Indonesia's Aceh holds public floggings despite virus fears
Six people were publicly flogged in Indonesia's conservative Aceh province on Tuesday for breaking local Islamic law, despite widespread bans on mass gatherings over coronavirus fears.
Officials insisted they followed social distancing rules but vowed that the global pandemic wouldn't stand in the way of doling out justice. "To comply with current conditions, we're trying to cut unnecessary procedures like the usual opening speech," said Safriadi, the official responsible for Sharia punishments in provincial capital Banda Aceh. "We just carried out the flogging directly to make it simpler. Whipping will still go on, but we're limiting the number of people involved," added Safriadi, who goes by one name.
Most of the offenders whipped Tuesday were not wearing protective face masks, and images from the scene suggested some participants came into close contact with each other. Aceh's public whippings -- widely criticised by rights groups -- can attract hundreds of spectators.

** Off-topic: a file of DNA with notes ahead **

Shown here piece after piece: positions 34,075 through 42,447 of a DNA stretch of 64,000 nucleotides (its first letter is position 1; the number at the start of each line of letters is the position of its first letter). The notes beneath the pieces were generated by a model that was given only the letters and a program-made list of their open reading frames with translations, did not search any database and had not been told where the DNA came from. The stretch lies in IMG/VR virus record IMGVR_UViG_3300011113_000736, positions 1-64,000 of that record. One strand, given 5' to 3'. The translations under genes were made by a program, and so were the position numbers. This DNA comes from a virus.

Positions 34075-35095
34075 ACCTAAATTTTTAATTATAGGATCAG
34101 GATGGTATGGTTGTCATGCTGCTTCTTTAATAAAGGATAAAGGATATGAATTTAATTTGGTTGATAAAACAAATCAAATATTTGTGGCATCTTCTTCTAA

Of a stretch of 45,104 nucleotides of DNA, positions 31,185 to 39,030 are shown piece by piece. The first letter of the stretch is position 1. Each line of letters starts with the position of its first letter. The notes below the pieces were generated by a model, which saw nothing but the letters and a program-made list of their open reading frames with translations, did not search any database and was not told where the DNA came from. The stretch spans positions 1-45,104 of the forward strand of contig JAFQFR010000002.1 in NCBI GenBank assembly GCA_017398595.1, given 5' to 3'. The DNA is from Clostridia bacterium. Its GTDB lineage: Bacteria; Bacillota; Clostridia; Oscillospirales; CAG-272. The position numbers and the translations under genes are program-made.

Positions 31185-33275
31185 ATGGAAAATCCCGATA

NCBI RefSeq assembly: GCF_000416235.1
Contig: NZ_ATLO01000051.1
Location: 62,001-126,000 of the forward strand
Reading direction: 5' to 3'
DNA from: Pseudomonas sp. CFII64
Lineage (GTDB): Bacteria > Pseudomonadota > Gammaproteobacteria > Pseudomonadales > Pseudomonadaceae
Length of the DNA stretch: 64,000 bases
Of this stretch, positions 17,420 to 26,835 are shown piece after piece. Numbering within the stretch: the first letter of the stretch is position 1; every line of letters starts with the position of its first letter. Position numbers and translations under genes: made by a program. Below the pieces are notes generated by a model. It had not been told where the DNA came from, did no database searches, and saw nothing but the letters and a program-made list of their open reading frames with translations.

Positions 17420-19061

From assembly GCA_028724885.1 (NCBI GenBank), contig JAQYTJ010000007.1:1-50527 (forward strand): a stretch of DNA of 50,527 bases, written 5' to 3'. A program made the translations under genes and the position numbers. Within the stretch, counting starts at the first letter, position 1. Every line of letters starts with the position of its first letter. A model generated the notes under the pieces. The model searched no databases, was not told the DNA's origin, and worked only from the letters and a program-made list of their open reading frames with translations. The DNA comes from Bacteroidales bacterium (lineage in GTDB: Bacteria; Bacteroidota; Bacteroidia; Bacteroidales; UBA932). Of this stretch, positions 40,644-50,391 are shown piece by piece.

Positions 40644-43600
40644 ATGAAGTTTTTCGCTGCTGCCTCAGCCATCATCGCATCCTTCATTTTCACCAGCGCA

But only about a dozen onlookers turned up at a building inside a public park to see four men flogged 40 times each for drinking alcohol.
An unmarried couple caught together in a hotel room were also given over two dozen lashes from a rattan cane. Aceh, on the western tip of Sumatra is the only region in Muslim-majority Indonesia to impose Islamic law. The province allows whipping for a range of charges including gambling, adultery, drinking alcohol, and having gay or pre-marital sex.
Despite the painful punishment, one man whipped for drinking alcohol -- who also served a three-month jail term for the offence -- said he was relieved to be free to join his family for the fasting month of Ramadan, which starts this week.
"I got bored in prison and now I'm finally a free man," he said. "Ramadan is coming and I couldn't imagine fasting in prison."